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January 21, 2020
Everyone needs sun protection. It doesn’t matter who you are, how many years you’ve lived, or the tone of your skin; we’re all susceptible to sun damage. This includes children, who experience up to 80% of their lifetime exposure to UV before they reach the age of 18. In fact, kids’ skin is more sensitive than adults’ and UV radiation can cause long-term consequences, including an increased risk of skin cancer.
We understand: getting children to stay still long enough to put on sunscreen can be a challenge, but it really is for the best! After reading this article, we hope you will understand why and will be able to take the necessary steps to protect them from the sun.
Please check the Cancer Council’s website for more information on how to protect babies under the age of 6 months.
UV radiation, in the form of UVA and UVB rays, is emitted from the sun and penetrates the ozone layer to reach the Earth’s surface. The UVB rays are the culprits of sunburn.
UVB rays have short wavelengths, which penetrate the outer layers of your skin and damage the cells in your epidermis. Your immune system detects the damage and responds by sending more blood to the affected areas, causing that telltale redness. The burning is caused by chemicals, which are released by the damaged cells, sent to your brain and interpreted as pain.
Although short-lived, sunburn should serve as a warning for potential long-term DNA damage and can cause further complications, which we will explain later on.
When your skin is exposed to UV radiation, it produces melanin (a pigment that colours your skin, eyes and hair) to mitigate the damage. It’s melanin that causes suntan. However, do not mistake a tan for more protection against the sun - studies have shown that a suntan can increase your risk of developing skin cancer and offers barely any SPF protection against the UV rays. Therefore, a suntan is not a great substitute for sunscreen, shade and covering up.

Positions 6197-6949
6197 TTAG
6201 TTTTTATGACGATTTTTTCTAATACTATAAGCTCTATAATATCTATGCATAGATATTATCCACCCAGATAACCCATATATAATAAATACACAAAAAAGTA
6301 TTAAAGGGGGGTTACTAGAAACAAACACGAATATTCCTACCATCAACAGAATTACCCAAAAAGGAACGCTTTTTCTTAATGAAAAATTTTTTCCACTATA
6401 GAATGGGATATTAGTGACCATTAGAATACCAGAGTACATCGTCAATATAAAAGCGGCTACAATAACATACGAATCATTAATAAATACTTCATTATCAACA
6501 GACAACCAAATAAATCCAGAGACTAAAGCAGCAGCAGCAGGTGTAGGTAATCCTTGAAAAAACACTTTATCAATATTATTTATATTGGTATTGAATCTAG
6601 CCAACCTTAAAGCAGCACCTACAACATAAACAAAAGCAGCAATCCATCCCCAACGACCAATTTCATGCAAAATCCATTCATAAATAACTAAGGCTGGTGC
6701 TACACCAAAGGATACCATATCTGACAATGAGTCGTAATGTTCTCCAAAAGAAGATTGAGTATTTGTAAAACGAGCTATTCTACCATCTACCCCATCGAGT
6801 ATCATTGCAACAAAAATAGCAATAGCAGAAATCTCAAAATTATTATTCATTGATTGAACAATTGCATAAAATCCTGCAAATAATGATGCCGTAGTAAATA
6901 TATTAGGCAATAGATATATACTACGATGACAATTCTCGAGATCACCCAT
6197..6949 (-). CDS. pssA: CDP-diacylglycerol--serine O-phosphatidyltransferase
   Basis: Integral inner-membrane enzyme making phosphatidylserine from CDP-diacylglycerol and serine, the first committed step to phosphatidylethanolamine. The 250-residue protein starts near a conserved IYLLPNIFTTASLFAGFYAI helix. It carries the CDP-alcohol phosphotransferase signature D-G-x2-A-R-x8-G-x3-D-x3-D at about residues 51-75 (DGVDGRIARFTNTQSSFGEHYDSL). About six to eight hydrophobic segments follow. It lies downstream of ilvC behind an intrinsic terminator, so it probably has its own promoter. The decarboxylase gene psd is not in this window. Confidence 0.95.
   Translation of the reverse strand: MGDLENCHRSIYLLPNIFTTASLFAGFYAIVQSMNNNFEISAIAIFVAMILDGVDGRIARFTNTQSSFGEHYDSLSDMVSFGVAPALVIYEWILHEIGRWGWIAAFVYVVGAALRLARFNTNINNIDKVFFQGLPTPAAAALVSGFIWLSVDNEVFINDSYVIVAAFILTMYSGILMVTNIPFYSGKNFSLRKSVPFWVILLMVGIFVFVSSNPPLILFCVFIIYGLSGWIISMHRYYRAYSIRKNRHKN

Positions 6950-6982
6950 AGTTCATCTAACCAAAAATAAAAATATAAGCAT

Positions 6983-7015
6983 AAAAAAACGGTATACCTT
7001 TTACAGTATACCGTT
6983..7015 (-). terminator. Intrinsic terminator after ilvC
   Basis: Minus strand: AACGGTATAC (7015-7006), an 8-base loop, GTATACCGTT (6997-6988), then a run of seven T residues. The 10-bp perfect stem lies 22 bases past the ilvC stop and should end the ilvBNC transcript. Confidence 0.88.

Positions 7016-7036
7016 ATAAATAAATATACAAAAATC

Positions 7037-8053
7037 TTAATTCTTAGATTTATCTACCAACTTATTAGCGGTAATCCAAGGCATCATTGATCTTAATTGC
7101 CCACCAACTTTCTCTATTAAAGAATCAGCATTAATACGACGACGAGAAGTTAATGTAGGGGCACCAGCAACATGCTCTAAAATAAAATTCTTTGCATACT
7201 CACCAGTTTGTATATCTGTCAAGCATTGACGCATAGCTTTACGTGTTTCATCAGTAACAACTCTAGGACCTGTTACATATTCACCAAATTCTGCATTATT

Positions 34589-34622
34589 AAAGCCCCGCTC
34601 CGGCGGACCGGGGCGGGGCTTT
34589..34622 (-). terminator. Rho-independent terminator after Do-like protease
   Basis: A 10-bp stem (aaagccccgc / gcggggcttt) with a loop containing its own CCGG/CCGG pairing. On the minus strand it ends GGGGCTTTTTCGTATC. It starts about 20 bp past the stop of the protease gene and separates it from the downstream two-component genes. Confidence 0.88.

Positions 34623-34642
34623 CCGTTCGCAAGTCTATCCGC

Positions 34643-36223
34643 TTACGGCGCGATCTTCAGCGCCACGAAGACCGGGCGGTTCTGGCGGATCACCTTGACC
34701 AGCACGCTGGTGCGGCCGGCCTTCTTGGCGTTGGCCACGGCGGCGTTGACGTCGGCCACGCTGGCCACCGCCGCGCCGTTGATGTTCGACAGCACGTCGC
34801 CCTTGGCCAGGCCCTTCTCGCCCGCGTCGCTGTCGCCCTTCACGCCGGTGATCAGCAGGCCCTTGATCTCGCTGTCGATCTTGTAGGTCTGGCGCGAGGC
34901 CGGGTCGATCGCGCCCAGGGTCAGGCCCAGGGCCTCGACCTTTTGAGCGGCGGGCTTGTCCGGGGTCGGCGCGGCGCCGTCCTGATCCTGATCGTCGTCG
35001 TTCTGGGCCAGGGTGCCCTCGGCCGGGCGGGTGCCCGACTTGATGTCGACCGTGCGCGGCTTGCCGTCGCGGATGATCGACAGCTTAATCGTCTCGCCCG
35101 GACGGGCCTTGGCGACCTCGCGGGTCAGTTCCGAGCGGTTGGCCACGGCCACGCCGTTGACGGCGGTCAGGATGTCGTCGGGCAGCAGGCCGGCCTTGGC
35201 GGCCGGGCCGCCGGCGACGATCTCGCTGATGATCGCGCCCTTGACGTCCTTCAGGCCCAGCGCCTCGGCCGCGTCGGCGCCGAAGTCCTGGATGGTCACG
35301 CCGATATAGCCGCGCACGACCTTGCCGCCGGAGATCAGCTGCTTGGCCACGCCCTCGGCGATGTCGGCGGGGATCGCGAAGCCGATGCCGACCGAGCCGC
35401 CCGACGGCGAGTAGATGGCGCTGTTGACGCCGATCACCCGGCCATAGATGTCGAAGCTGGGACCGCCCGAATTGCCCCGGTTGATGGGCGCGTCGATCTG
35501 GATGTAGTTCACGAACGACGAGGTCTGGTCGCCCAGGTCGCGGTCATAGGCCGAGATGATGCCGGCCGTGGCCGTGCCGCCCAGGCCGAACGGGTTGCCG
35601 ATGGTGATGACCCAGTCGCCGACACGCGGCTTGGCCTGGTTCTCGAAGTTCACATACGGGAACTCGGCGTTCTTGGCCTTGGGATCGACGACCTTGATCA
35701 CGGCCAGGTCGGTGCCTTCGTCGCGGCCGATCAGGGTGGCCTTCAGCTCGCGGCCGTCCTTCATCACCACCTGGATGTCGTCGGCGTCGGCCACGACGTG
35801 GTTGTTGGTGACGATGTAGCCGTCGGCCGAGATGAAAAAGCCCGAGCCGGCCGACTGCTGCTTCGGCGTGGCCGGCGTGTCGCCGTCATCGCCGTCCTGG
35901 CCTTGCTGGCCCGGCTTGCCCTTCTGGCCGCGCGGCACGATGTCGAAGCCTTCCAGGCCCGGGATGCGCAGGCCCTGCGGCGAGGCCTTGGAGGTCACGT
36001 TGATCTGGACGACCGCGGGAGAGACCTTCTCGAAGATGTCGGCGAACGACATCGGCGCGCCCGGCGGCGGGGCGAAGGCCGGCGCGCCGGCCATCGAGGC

The sun can have many long-term consequences for children who are overexposed. Here are the main risks:
The UVB rays that cause sunburn, can also damage the cornea and cause cataracts. The risk of this is increased at high altitudes or in snowy environments, due to higher exposure and the reflections of UVB rays from bright surfaces.
Too much sun exposure can lead to your children experiencing premature skin ageing. The UVA rays have a longer wavelength, which allows them to penetrate the skin more deeply, where they break down collagen and elastin fibres. Frequent sun exposure can lead to wrinkles, reduced skin elasticity and dark (liver) spots.
Moreover, both UVA and UVB rays contribute to the increased risk of skin cancer. This is caused by damage to DNA, which can lead to uncontrolled proliferation of skin cells. Whilst non-melanomas are more common, melanomas can also occur and are more dangerous to our health. Furthermore, over-exposure to UV radiation can cause suppression of the immune system, leading to a reduced immune response to cancerous cells.
All of this sounds scary, right? We know there’s a lot to comprehend, but there are several ways in which you can protect your children from these risks. Based on evidence from studies and cancer organisations, we’ve compiled a list of the best ways to protect children from the sun:
The Cancer Council recommends that you should wear sunscreen whenever the UV levels are 3 or above. For the best protection, your children should use a high SPF and broad-spectrum (protects against UVA and UVB rays) sunscreen. It should also be chemical-free to protect your child’s health and well-being and waterproof to remain effective despite the conditions, including sweat, tears and water! And if you want to protect the coral reefs whilst you’re at it, then a reef-safe sunscreen is a must.
Not summer anymore? You still need to use sunscreen on your children during winter!
Check out our article on How to Apply SunButter Sunscreen for more information on how and when to use it!
Be considerate about keeping children inside or in the shade during the hottest parts of the day (usually between 12pm and 4pm). UV rays still bounce off surfaces, so sun damage can still occur indoors or in the shade. So be mindful of where you are and make sure you’re still wearing suitable protection.
UVB rays are filtered out through glass, but UVA still penetrates. Therefore, using UV-protective window film on car windows can be helpful to protect your children during long car journeys.
Sunscreen is great, but one of the best ways to protect children’s skin is to cover them up with protective clothing. Appropriate clothes include wide-brimmed hats, loose-fitting long-sleeved t-shirts, etc. It’s important to cover sensitive areas, such as shoulders, chests, heads and faces.
Covering up includes wearing sunglasses. However, not all sunglasses are created equal. Buy UV-protective shades with a recognised safety standard mark to shield your child’s eyes from those UV rays.
Make sure your child is drinking plenty of fluids to replace those lost during the day and to prevent them from becoming dehydrated! Additionally, keeping the skin hydrated will help reinforce the skin’s resistance to UV radiation.
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